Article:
That’s a voice that many of us hear – sometimes from within, but sometimes from other people. The comparison game is one that is played everywhere, in every culture, in every community. How do you respond when someone plays it with you – when they tell you that you’re not as good as someone else – another teacher that they had, another pastor that they knew, another friend that they had?

How do you respond?
What do you say?
Do you get defensive? Do you react in hurt or in anger? Do you lash back?
Or do you get depressed, believing the words that are spoken to be true?

It’s easy to respond that way. I have. And I’ve wanted to even when I didn’t. But as a follower of Jesus, what should our response be?

Listen to the voice of the Holy Spirit.
Listen to the God who created you.
You were created by and serve an Audience of One.
His approval matters more than anyone else’s.

Don’t fall into the trap of trying to live up to the expectations of other people.
Don’t try to be “as good as” someone else.
Don’t let the words of others (or yourself) cause you to deny the person God has created you to be.

Remember that you are God’s child. Your responsibility and mine is to do what He’s asked you to do, in a way that honors Him, no matter what others say or think.

Know that He loves you, today, right now, just as you are, more than you can possibly imagine.

Variety in the Church

One of the books I’m currently reading is Charles Spurgeon’s Lectures To My Students, a compilation of lectures the 19th century “Prince of Preachers” gave to the ministerial students at the Pastor’s College. Spurgeon published more than 1,900 different sermons before his death in 1892.

Check out this passage I came across:

“In order to prevent custom and routine from being enthroned among us, it will be well to vary the order of service as much as possible. Whatever the free Spirit moves us to do, that let us do at once… we will not be bound to sing here and pray there, but will vary the order of service to prevent monotony. Irregularities would do good; monotony works weariness.”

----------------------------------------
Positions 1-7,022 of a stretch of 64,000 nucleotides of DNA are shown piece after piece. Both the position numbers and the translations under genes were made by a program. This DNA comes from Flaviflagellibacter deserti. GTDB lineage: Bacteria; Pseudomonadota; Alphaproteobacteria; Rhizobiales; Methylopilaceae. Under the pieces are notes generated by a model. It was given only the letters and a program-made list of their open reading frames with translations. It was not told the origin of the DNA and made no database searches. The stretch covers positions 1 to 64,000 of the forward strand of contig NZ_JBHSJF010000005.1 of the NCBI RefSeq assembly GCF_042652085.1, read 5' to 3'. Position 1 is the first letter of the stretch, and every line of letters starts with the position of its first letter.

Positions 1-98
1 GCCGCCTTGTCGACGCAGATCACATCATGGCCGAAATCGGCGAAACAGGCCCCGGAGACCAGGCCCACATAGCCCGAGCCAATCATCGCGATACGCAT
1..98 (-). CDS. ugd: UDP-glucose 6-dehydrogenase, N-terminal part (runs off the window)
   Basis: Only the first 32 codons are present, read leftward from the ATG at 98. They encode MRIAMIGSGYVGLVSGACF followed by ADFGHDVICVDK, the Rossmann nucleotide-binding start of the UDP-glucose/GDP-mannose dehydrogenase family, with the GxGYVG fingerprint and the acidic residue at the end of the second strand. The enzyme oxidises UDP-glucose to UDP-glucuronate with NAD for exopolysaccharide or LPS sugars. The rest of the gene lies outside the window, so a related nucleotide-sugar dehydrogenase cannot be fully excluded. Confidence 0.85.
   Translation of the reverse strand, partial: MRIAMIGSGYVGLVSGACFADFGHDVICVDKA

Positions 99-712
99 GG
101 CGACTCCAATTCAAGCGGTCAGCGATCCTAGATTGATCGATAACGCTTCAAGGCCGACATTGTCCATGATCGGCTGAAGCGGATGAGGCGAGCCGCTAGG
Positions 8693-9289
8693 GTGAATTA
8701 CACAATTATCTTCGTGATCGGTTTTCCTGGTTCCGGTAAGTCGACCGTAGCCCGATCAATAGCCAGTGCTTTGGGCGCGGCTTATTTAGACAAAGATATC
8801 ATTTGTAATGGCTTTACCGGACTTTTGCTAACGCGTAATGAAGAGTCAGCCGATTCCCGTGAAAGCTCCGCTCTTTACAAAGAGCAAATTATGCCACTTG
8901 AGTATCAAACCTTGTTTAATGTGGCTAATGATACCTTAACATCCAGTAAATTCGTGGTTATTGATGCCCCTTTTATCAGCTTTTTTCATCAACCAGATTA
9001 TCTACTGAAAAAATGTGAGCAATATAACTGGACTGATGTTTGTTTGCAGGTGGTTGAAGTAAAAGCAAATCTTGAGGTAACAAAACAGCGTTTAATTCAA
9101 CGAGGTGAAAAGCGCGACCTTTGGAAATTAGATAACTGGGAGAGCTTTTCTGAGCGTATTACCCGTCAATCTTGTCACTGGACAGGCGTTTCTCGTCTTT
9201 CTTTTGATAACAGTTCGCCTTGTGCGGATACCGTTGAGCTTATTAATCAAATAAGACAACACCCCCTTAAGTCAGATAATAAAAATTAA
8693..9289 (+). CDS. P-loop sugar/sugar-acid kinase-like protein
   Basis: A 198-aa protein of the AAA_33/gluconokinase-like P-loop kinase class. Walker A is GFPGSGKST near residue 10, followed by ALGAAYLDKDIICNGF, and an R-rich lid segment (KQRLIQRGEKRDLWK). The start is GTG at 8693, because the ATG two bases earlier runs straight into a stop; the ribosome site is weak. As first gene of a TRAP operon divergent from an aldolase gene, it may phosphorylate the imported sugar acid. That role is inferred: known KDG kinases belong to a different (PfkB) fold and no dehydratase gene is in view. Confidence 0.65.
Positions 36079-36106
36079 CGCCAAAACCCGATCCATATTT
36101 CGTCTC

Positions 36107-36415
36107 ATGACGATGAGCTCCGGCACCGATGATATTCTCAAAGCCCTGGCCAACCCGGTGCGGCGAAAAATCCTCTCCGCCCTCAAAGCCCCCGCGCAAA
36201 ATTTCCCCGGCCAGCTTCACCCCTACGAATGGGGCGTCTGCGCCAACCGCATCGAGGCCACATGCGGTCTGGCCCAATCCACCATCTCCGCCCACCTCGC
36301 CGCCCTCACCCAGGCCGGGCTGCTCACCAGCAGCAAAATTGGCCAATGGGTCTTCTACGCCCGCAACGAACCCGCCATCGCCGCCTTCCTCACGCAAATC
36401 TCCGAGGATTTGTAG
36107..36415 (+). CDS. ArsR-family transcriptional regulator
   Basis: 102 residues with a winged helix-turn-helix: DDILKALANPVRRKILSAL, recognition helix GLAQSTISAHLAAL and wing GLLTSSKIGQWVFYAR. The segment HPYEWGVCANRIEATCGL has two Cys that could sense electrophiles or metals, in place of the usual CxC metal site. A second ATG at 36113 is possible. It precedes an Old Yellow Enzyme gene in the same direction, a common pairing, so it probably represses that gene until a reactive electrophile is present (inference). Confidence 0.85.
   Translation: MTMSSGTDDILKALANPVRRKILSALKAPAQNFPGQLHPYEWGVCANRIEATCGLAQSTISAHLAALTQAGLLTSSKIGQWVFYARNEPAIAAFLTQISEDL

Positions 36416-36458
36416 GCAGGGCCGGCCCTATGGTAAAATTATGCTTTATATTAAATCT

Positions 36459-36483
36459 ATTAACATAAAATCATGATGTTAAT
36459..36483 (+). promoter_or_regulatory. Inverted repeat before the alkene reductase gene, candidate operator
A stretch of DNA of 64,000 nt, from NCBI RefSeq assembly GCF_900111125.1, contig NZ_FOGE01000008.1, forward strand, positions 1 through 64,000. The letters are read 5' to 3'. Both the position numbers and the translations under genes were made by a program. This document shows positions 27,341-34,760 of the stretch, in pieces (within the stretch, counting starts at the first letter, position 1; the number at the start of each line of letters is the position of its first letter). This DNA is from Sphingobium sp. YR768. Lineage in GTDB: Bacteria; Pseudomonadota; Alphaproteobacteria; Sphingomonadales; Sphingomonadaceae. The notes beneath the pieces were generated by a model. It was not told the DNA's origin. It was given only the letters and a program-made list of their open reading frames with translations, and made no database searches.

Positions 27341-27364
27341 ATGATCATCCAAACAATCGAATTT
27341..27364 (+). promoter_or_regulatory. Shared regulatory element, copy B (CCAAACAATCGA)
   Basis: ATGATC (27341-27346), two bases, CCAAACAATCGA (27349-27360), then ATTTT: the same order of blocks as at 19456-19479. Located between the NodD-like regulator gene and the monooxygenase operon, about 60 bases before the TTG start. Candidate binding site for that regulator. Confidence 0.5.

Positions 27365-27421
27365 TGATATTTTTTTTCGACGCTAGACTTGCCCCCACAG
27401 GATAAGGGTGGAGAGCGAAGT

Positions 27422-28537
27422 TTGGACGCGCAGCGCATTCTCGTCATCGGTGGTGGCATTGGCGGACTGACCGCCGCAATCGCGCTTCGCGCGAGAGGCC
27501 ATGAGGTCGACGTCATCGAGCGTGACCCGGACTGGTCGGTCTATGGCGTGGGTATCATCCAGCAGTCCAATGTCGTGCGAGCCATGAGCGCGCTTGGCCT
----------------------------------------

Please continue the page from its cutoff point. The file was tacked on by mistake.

It’s so interesting to me to read these works from the late 1800’s that could work such power in churches today. One of the things I love about serving at Southview is that we have freedom to experiment and try new things, to change and vary and exercise the freedom we have in Christ. As Paul told the first century believers in Corinth, we do whatever it takes “to win as many as possible.” I want that to be true for my brothers and sisters in churches throughout the US and the world – that the idols of “sameness” would fall to the fresh winds and fresh fire of the Holy Spirit’s moving in us and through us.

Change should be a constant as we constantly ask the question “is there a better way to _____?” We must never change the doctrines of Scripture – we don’t have edit rights to that document – but the models and methods we use to reach others around us must always be changing. Jesus taught us that – new wine needs new wineskins that are flexible to hold it.

Have you ever experienced pushback to variety and change in the church?

Who Do You Want To Please?

“For am I now seeking the approval of man, or of God? Or am I trying to please man? If I were still trying to please man, I would not be a servant of Christ.” –Galatians 1:10 (ESV)

This morning I was reading Galatians and this verse jumped out at me.  Paul’s statement here speaks so loudly to the spirit of our age, and the church is not immune.  In my current ministry context, this has not been a tremendous challenge, but I’ve talked to several folks lately for whom it is.  And God’s Word speaks so clearly to this, though it can be difficult to put into practice.

What a temptation it often is for pastors to simply acquiesce to the loudest voices, despite knowing that it’s not best for the church, the vision, or the mission.

What a temptation it often is for leaders to quietly allow others to “lead’ in directions that they know are not best, simply to “keep the peace.”

We must listen to the words of Paul.  Pastors and leaders, we serve an audience of One, and His voice ought to be the one we listen to most.

Thinking Orange

The last week of April, I’ll be attending the Orange conference in Atlanta, GA for the first time, along with our children’s pastor, youth pastor, and worship pastor.  Why is the entire pastoral staff team going to a conference about family ministry?

Because every life matters.

Because what we do in children’s ministry and youth ministry matters, and it’s worth everything we can put into it.

The Orange strategy is not new for us, but in 2013 we are focusing on this like never before.  We want to see the partnership between the home and the church be as strong as it can be.

Because we can’t afford to lose even one – that’s too high a price.

I’d love to see you at the conference in April – the kids and families are worth it.  And we need to learn as much as we can and do whatever it takes.

Because every life matters to God and to us.